“These different knowledge bases started coming together to build a bigger picture and allow us to do greater stuff,” he stated. “We have now gone so far as to make weapons mounts for every combat deployed helicopter in the world – with the exception of some stuff done by the Chinese.”
“For quite a while the M134D was almost the exclusive property of ‘the aviation side of the house,’” he recalled. “Then the Navy had some on some of their small specialized boats. That was about ’03, ’04, ’05. Then about ’05 some of the Special [Forces] Groups started to procure some weapon systems for uses on Humvees, working in conjunction with Navy Crane [Naval Surface Warfare Center-Crane].”
Dillon related a combat vignette relating to early ground applications of the M134D by an Army Special Forces Group in Iraq.
“When they first got the guns in Iraq, the group started rolling out on their usual routines,” he said. “Prior to this they had been getting into engagements every single day. But then the Miniguns showed up. The engagements started but the enemy suddenly got hammered. Very quickly the engagements stopped, and the users were picking up radio chatter from the enemy calling, ‘What the hell was that? There’s a new weapon. Get out.’ This went on a few times and suddenly that group was not getting engaged anymore. Everybody else was, but not them. Guys rolling out ahead of them were hit. They rolled out and nothing happened. Guys rolled out behind them and got hit.
“Well, the group was there to fight,” he continued. “So they started putting it together – along with reports of captured pictures of HMMWVs with something that looked like a Minigun on top of it and guidance ‘not to [mess] with this guy.’ So they started trying to use coverings to hide the fact that they had Miniguns and get back into the fight. And it was all because the enemy quickly figured out that this thing was much more effective than average weapon systems.”
As an aside he added, “Meanwhile, some of the ‘Regular’ Army units who saw that happening started taking PVC pipe, painting it black, and zip-tying six sections around their barrels. Because they didn’t want to get shot at anymore. They were getting sick of it. And the Minigun has that kind of psychological effect.”
Based on those sorts of battlefield experiences, Dillon said that the weapon “has found its way to a lot of different ground platforms and continues to do so. I won’t say this is a categorical statement – but it is a ‘near categorical’ statement – that it is starting to look like every new vehicle program that is being put out for solicitation has Minigun as one of the requirements.”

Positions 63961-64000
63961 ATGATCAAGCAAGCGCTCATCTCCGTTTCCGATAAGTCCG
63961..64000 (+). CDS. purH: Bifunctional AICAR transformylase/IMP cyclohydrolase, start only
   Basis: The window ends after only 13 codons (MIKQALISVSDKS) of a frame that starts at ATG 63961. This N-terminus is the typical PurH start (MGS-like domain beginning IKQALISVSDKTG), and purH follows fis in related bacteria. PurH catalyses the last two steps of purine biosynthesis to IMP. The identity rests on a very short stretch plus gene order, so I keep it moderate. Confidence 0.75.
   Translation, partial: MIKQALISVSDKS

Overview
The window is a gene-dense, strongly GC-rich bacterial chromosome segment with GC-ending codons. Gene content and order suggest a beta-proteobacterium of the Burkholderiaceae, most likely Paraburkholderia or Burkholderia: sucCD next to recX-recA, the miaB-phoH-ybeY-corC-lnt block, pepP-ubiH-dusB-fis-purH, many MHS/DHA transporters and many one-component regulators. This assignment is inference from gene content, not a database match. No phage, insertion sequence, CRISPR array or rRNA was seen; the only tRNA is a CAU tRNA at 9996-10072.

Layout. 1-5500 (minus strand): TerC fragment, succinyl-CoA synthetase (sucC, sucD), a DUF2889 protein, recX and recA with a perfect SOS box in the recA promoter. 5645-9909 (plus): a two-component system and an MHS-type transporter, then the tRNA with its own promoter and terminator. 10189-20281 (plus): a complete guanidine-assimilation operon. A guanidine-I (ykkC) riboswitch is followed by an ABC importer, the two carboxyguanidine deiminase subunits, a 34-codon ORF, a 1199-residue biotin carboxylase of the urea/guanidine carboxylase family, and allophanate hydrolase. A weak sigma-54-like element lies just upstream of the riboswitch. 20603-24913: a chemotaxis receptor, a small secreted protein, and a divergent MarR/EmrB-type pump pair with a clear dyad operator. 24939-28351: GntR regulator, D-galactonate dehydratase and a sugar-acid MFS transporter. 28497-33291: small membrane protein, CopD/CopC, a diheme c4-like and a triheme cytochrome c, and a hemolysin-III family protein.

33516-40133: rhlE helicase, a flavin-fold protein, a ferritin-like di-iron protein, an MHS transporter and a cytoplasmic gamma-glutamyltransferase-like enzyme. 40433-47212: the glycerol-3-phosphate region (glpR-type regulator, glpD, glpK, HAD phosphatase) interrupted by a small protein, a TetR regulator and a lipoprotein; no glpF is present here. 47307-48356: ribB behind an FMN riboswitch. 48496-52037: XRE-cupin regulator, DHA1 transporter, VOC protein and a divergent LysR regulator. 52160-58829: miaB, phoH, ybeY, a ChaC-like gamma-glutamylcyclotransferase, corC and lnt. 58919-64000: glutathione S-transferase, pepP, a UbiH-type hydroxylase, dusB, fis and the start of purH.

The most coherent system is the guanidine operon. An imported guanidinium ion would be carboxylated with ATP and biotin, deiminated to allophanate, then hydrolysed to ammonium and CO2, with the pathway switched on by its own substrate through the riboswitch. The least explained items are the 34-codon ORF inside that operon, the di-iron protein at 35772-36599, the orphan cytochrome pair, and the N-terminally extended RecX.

Along with the weapons themselves, the company also manufactures turret systems that are being rolled into some of the solicitations.
A walk through the company’s facilities provides a glimpse at the scope of potential applications for the M134D and other company developments. Passing through a hangar containing a half-dozen fixed- and rotary-wing aircraft platforms, Dillon walked toward a nearby building.
“A few years back we ended up buying this vehicle down here because we were doing a little bit of vehicle work, which then turned into a bunch of vehicle work, which then took over a whole section of the building,” he said.
Parked in front of the building was a Land Rover that the company purchased as a stock U.N. excess platform and has since been modified as a “gun truck” with a cage, turret system, and other alterations.
“That’s actually the very first design we came up with, and we’ve gotten such positive response that we’ve stuck with it,” he explained. “The turret system that you see on the top is what we’re calling the MMC – Multi Mission Capable – turret system. It’s got a Minigun magazine on top. A lot of effort went into designing that ground applications magazine, too. And if you pull that magazine out you can drop a ‘sub-tray’ into it and put a .50-cal up there. You can pull that sub-tray out and put Mk. 19 cans or 7.62 mm up there. So it’s the same mount system that handles all the weapon systems.”
Inside the building was a demo “heavy SUV” Convoy Escort Vehicle that Dillon has equipped with a roof hatch and stowed Minigun that can be deployed in less than 3 seconds.
The fabrication shop also featured a surplus Land Rover being modified to easily drive on and off a CH/MH-47 series helicopter.
“Everybody has had a hard time consistently hitting the height bogie,” he said. “But when this is all said and done, it will be a ‘gunned up, roll off, and be ready to fight within 60 seconds’ vehicle that will have everything from the gun truck on it but will be able to drop down to less than 68 inches – significantly below the height requirements.”
This article was first published in The Year in Special Operations: 2013-2014 Edition.